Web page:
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Canoeing & Kayaking

Taunton & Segreganset Rivers (lower section), Dighton, Massachusetts USA
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Copyright 2003 Alfonso Vazquez-Cuervo - See Terms of Use

Our Route Summary

  • Submitted by: Adam Auclair
  • Date Submitted: 1/2003
  • Location: Dighton & Berkley, MA USA (near Dighton Rock State Park)
  • Class: Class 1 flat, tidal, mostly open to wind and subject to wind blown waves
  • Distance Paddled: at least 5 miles round trip
  • Water Level: regular currents from tides
  • Water: salt
  • Wildlife: Many birds, ducks, swans, hawks, turtles
  • Special Regulations: none

Entry and Exit

  • Directions: Take Rt.138 or Rt. 24 to Dighton. Make your way to Center Street to the one-lane Dighton bridge near Bristol Agricultural School. On the Berkley side of the bridge you will see an open area for parking (fits about 10 cars) Park there. That is also the put-in and take out.
  • Fee: none
  • Description: beach
  • Parking: unpaved parking adjacent
  • Facilities: none
  • Handicap Access: none

What We Saw

Check the tide chart if paddling against the tide bothers you. The Taunton is great year round. In the summer, you will encounter small motor boats, but most go slowly because there are many hidden rocks and much wildlife.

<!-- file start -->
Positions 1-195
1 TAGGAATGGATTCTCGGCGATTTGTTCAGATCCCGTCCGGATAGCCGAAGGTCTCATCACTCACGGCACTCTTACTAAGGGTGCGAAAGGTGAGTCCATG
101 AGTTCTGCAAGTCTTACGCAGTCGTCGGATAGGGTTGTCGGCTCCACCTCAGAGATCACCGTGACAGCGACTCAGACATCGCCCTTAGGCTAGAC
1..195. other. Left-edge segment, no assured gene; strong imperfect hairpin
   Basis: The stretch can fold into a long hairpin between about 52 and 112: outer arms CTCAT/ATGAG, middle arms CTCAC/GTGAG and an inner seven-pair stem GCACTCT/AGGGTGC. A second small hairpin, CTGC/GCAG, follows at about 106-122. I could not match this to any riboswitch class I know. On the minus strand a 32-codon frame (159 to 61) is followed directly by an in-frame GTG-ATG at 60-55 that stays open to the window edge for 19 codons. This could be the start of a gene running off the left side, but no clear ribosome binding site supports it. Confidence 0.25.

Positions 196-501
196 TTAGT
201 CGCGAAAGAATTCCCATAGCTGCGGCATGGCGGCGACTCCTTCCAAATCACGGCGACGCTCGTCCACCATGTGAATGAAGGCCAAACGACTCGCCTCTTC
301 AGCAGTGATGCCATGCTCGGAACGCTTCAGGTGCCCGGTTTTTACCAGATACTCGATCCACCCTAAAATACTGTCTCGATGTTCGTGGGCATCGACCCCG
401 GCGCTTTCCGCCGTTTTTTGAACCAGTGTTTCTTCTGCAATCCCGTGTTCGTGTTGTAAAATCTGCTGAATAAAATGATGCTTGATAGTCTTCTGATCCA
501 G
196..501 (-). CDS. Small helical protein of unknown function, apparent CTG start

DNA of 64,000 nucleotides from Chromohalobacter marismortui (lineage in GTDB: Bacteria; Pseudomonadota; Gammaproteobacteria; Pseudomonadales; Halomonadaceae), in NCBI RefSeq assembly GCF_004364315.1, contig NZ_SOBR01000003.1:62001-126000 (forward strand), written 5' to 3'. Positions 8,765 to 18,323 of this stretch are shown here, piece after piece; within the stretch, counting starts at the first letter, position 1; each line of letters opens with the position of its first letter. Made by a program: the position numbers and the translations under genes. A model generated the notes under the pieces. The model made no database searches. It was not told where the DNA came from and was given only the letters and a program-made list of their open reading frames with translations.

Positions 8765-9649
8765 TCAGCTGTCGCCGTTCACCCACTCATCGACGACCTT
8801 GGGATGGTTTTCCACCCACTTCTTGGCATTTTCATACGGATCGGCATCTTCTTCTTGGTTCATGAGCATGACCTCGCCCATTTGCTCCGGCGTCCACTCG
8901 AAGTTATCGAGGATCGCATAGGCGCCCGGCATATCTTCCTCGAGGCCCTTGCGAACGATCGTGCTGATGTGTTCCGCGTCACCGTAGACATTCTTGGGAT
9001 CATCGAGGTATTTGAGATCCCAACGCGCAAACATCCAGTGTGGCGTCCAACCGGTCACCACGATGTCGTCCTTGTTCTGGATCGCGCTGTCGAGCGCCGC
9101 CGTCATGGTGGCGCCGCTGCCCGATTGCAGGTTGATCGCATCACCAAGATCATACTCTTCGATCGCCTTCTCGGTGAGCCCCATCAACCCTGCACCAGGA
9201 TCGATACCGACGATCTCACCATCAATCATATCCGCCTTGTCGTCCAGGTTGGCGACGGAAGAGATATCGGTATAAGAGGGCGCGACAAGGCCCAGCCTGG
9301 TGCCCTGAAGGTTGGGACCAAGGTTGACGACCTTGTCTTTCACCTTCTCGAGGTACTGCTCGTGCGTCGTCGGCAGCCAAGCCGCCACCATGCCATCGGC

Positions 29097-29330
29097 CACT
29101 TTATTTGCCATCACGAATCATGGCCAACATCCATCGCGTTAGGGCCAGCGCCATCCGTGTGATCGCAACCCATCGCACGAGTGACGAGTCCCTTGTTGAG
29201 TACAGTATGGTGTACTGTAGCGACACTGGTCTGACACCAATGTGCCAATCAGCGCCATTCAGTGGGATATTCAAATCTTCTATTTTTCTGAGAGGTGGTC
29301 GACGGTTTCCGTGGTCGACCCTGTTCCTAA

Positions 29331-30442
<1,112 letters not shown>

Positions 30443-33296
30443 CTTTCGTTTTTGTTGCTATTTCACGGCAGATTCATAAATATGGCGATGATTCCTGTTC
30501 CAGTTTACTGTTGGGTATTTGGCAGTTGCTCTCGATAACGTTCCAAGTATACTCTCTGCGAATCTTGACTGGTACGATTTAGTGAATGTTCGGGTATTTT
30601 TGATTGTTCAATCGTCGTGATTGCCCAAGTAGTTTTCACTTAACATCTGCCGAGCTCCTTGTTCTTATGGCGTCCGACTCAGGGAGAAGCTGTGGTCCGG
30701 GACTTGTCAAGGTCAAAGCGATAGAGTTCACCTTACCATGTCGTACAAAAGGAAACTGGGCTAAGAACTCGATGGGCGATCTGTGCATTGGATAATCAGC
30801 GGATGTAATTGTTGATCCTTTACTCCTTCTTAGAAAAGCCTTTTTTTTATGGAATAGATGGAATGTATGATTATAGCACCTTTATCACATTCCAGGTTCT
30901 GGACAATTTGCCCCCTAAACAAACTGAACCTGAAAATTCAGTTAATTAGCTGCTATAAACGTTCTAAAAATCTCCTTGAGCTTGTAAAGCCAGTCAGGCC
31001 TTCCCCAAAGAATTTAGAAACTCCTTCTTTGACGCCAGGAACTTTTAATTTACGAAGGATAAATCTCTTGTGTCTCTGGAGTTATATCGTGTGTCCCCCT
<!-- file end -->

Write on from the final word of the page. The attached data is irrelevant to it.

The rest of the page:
Leo and I set out in late October with warm layered clothes, our kayaks, lunch and plenty of drinks. We paddled south, immediately spotting a huge family of geese or ducks. We passed beautiful houses on the left and a marsh on the right.

Half and hour later, we reached the mouth of the Segreganset River, (which drains into the Taunton).

We paddled under an old railroad bridge (see photo at left) and entered a little pond area that eventually narrows to about 10 ft wide. NOTE: THIS AREA IS ONLY GOOD IN THE FALL OR EARLY SPRING (IN SUMMER IT IS PRETTY DRY). This is a dead end, but worth the trip because it is mostly secluded and one can see many different birds.

We continued upstream under more quaint bridges, until we reached a small dam. Above the dam (which you looks like one could portage) there was another pond and the river continues. We chose not to continue further, but it looked worth exploring. We'll leave that up to you.
After a break, we headed back toward the Taunton for Dighton Rock State Park.
Upon returning to the Taunton River, look straight across the small bay as you cross it and you should see a big white building. This is the park.
Open in the summer, the museum houses the famous rock and other Native American stuff. There are shaded picnic tables, grills and woods to explore. We took out on the right side of the building (see photo).

After lunch, we headed back to put in, which took us about 45 minutes. Total trip time was about 3 hours.